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Air Travel Remains Steady, but US Travel From Canada Slows

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In this week’s Travel Courier, Mike Dunbar reports that it appears that the wheels have fallen off a five-year travel surge to the United States, with early year statistics showing cross-border overnight demand dropped 3% in February, following a 0.3% decline a month earlier.

But there’s still good news for the travel trade in the latest crop of numbers released by the US Department of Commerce. The air travel segment, which accounts for one-third of all arrivals, continues to hold up, posting a gain of almost 2% in the first two months of 2014.

In his analysis of the figures, economist and Canadian market specialist Mark Brown explained, “Year-over-year visitor volume growth has occurred for nearly every month over the past five years.”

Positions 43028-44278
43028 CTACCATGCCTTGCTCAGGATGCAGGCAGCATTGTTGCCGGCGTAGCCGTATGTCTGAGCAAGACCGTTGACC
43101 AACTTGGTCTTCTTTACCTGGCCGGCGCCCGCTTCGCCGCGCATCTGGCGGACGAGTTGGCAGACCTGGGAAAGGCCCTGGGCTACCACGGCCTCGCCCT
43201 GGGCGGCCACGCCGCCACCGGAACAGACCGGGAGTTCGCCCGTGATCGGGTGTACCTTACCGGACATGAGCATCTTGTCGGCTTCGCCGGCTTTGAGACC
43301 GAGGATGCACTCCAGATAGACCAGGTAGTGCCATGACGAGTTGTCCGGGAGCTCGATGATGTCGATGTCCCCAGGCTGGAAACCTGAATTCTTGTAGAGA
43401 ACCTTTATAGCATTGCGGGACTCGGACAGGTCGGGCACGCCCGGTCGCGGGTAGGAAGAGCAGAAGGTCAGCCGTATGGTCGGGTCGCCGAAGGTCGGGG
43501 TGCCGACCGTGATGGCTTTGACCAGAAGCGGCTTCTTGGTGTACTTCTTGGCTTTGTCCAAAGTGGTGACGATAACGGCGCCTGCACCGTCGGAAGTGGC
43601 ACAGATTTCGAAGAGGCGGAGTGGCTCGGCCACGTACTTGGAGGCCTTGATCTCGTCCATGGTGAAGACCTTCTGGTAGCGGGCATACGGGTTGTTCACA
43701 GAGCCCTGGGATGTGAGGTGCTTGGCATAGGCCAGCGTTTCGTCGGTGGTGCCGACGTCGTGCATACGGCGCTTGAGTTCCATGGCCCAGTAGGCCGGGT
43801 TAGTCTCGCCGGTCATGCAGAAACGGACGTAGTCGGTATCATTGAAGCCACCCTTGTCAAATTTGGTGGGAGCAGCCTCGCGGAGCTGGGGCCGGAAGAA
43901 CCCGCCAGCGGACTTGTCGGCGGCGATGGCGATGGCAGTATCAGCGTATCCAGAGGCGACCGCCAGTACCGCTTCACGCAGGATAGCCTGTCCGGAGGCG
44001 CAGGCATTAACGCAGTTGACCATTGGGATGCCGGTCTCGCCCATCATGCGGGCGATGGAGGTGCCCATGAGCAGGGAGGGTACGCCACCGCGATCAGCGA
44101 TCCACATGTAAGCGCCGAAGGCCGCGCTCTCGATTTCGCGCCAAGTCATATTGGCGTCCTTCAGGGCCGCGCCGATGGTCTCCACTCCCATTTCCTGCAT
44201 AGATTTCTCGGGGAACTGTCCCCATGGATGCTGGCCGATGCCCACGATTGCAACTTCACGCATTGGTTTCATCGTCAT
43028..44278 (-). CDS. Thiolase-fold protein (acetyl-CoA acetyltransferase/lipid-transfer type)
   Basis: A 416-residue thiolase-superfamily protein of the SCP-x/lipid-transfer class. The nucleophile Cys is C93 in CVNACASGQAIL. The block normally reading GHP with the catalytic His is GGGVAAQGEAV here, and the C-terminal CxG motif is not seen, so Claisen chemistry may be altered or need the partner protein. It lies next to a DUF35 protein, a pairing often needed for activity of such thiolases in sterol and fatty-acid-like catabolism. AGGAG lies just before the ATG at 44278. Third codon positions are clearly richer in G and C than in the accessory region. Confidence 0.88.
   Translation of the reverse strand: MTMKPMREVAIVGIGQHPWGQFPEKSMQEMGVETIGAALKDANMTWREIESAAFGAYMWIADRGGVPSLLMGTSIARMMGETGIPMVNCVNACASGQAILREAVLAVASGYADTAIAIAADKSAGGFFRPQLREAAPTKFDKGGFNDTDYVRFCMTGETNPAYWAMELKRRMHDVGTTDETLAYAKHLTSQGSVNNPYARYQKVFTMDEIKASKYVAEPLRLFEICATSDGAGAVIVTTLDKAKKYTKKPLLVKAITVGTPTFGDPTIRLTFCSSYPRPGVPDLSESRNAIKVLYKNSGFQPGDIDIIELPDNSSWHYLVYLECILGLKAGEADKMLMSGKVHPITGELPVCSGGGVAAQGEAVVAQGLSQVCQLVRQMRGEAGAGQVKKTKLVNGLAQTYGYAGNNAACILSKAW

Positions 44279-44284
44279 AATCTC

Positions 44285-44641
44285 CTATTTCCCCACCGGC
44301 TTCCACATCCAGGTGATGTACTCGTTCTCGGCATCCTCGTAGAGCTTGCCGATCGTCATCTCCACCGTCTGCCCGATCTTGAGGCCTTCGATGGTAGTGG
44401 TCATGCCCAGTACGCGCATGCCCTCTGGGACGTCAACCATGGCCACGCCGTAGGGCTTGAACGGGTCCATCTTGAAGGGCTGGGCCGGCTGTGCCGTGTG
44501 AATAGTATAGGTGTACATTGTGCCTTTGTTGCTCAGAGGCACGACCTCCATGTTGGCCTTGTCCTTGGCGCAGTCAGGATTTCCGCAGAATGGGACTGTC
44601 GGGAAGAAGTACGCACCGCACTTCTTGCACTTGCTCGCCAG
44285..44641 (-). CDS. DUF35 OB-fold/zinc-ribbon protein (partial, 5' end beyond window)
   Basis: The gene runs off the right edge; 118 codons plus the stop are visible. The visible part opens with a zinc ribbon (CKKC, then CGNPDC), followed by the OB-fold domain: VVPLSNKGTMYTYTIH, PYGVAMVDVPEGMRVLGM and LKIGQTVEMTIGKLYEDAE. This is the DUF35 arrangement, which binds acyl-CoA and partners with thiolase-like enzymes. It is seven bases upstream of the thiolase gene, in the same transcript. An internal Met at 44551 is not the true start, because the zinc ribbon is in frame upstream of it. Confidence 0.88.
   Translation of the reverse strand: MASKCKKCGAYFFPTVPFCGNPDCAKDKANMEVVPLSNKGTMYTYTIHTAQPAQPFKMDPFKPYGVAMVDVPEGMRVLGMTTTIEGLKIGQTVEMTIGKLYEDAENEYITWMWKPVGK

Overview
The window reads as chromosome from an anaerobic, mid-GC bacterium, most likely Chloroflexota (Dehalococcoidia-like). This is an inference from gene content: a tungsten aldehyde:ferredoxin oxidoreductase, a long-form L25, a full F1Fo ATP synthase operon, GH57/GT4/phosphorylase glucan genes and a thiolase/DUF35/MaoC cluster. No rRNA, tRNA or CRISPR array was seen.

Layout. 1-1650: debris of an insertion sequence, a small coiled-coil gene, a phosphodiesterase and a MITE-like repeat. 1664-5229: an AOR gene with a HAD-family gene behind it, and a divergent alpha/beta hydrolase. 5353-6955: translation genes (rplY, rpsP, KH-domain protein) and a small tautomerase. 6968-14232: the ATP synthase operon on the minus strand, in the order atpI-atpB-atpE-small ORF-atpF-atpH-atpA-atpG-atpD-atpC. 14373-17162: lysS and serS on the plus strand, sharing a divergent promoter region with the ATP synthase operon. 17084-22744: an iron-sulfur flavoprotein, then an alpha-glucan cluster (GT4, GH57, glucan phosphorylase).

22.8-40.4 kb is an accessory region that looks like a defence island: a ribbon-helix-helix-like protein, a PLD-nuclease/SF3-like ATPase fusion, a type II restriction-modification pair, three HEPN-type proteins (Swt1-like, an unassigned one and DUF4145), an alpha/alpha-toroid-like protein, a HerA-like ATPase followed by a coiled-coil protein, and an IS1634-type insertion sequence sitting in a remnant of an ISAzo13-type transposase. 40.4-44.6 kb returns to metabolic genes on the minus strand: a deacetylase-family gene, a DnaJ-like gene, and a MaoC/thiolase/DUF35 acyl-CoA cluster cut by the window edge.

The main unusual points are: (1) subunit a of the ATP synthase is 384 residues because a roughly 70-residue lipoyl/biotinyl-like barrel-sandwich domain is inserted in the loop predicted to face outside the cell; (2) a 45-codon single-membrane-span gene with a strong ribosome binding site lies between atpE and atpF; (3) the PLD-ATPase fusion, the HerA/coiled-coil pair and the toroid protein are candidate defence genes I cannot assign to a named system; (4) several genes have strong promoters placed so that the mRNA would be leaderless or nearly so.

But he added, “However, three-fourths of this growth was from the small, one-night only auto segment which began growing 50% or more each month beginning June 2012 and coinciding with the increase in the duty-free exemption.”

Brown noted, “2013 volume growth was 3% but, without the fantastic growth from this small, one-night-only segment, travel to the US would have been up only 0.9%.”

For the full story in this week’s Travel Courier, click here.

 

 

 

 

Posted in Airlines, Destinations, News, Trends & Research

 

 

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